Financial aid is not enough for students living in poverty
I grew up in Brooklyn with a brother and an immigrant single mom, our family income dipping below the poverty line for much of my childhood. Experiencing bouts of poverty in my youth caused what psychologists call trauma due to poverty.
I cut school for the first time in fifth grade, assuming my first job as my mother’s translator when we applied for food stamps and welfare. Cutting school later became a compulsion, leading me to eventually drop out of high school. I somehow managed to make it into a community college, but barely made it through the second semester.
I dropped out of college 15 years ago despite qualifying for financial aid. Our family income was low enough that, even while working full-time, I was able to demonstrate financial need for tuition relief. But there were so many other barriers as a student coming from a poor background, including pressures from jam-packed schedules, chronic stress and exhaustion. Despite what some believe, a financial-aid-to-bachelor’s-degree pipeline simply does not exist.
I began working when I was 14 years old. And by 16 years old, I was paying for our electricity and phone bills with a full-time job as a personal assistant that paid $7 an hour. At 18 years old, I found a job as a receptionist that paid marginally more at $10 an hour, and kept this job throughout my time at the community college. Attending college with a 9 to 5 job meant I could only take night classes on top of the hour and a half commute each way between the office, school, and home. The subway was where I studied, rested, and ate meals.
The long commutes also meant that nearly all of my time spent on campus was in classrooms. Any time outside of class would be spent in the bursar’s or registration offices. Between income tax statements, letters of intent, and gathering transcripts, it felt like I spent more time on proving I needed aid than the actual education I was working towards. As a result, I never saw the inside of the library or cafeteria.
Participating in student life was an elusive luxury. It was hard to imagine how I’d possibly squeeze in extracurricular activities, join student clubs, or work unpaid internships since I was working 40 hours a week and commuting for another 12.
My weekends were spent panicking over the backlog of schoolwork that piled up during the week, as I struggled to maintain the full-time course load that financial aid mandated. I can’t remember the GPA I needed to maintain my financial aid status, but I vividly remember that I’d be in a constant scramble to keep my head above water. Every assignment felt like an impossible battle against time. The closer I got to failing my classes, the less I cared about them.
Eventually, I walked off of my university campus and never went back. I didn’t speak to an academic advisor or notify the school that I was dropping out—I simply had no capacity to declare that I was giving up.
Despite what some believe, a financial-aid-to-bachelor’s-degree pipeline simply does not exist.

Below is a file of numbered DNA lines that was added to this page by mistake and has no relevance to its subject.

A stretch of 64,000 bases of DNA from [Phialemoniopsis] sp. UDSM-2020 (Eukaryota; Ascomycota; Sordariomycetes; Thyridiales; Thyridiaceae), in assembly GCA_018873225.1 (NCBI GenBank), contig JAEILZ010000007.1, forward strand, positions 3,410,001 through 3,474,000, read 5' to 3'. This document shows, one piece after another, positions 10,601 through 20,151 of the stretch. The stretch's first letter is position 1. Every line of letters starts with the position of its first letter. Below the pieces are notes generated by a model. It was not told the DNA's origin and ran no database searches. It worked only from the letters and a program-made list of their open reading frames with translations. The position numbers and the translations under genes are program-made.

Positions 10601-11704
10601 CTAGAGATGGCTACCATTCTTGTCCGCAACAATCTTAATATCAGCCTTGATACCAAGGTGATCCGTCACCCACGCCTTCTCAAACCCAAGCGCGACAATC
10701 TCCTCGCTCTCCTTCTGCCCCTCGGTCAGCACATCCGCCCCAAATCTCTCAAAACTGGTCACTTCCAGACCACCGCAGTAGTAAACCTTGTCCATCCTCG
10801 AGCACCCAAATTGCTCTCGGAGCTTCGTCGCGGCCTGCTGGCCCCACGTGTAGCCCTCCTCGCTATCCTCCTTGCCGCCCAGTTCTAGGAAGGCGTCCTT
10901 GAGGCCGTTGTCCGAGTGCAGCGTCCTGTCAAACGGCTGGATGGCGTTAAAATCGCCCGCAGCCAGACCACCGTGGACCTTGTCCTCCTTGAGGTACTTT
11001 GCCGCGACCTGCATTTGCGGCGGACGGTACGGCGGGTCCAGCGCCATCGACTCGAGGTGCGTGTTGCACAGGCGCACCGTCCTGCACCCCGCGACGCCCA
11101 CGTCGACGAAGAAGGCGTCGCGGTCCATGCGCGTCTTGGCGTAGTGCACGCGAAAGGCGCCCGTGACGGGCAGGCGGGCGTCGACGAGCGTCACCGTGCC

A couple of years later, my brother graduated high school and enrolled at a university in Long Island, just two hours away from Brooklyn. He attended a state university that was at least four times the price of a community college, and still had to work despite having two scholarships and financial aid. For the next five years, I watched joylessly as he struggled the way I did—working as a busboy on the weekends, commuting hours from campus to the city, only to make $4 an hour before tips.
When my younger brother graduated from college, it didn’t feel like an achievement for my mother and I. Instead, we felt heavy and sick with memories of my teenage brother working until 1 a.m. on the weekends, studying on the train back to campus on Sunday nights. Nevertheless, I beamed with pride on his graduation day, knowing he conquered every hurdle that stood in his way.
During the pandemic, I returned to university like so many others. After working 12 years as a designer in the fashion industry, it was hard to give up the salary and position I had worked so hard for. But in many ways, the decision to pursue a bachelor’s degree was a luxury in itself. This time, I’m acutely aware that pursuing an undergraduate degree remains a privilege for those who came from backgrounds similar to mine. From financially independent students to those living below the poverty line, the road to graduation is riddled with obstacles.
According to Dr. Eric Weissman of the University of New Brunswick, up to 4 per cent of postsecondary students across Canada are experiencing homelessness. Nationwide studies by non-profit Meal Exchange say that almost 40 per cent of Canadian students are facing food insecurity. Unsurprisingly, these studies suggest that financial insecurity among postsecondary students is present today, on campuses across the nation.
When I think of Concordia’s 24-hour libraries and free lunches at The Hive and People’s Potato, I am reminded that these are crucial services for the students among us who need them most. For poor students—some of whom we pass by in hallways, sit beside in classrooms, share rides in elevators with—meeting immediate needs like food and shelter are their primary concern.
My recent return to university was made possible by more than a decade of hustle in the private sector, an incredibly supportive partner, and the generosity of friends and family. But the more it took for my experience to resemble what was advertised in university brochures, the more certain I became that dropping out was my only option years ago. At the time, the cost of a ticket out of poverty was simply too high. But if poor students face such overwhelming odds on their road to graduation, then perhaps education is less of a right than it is a privilege.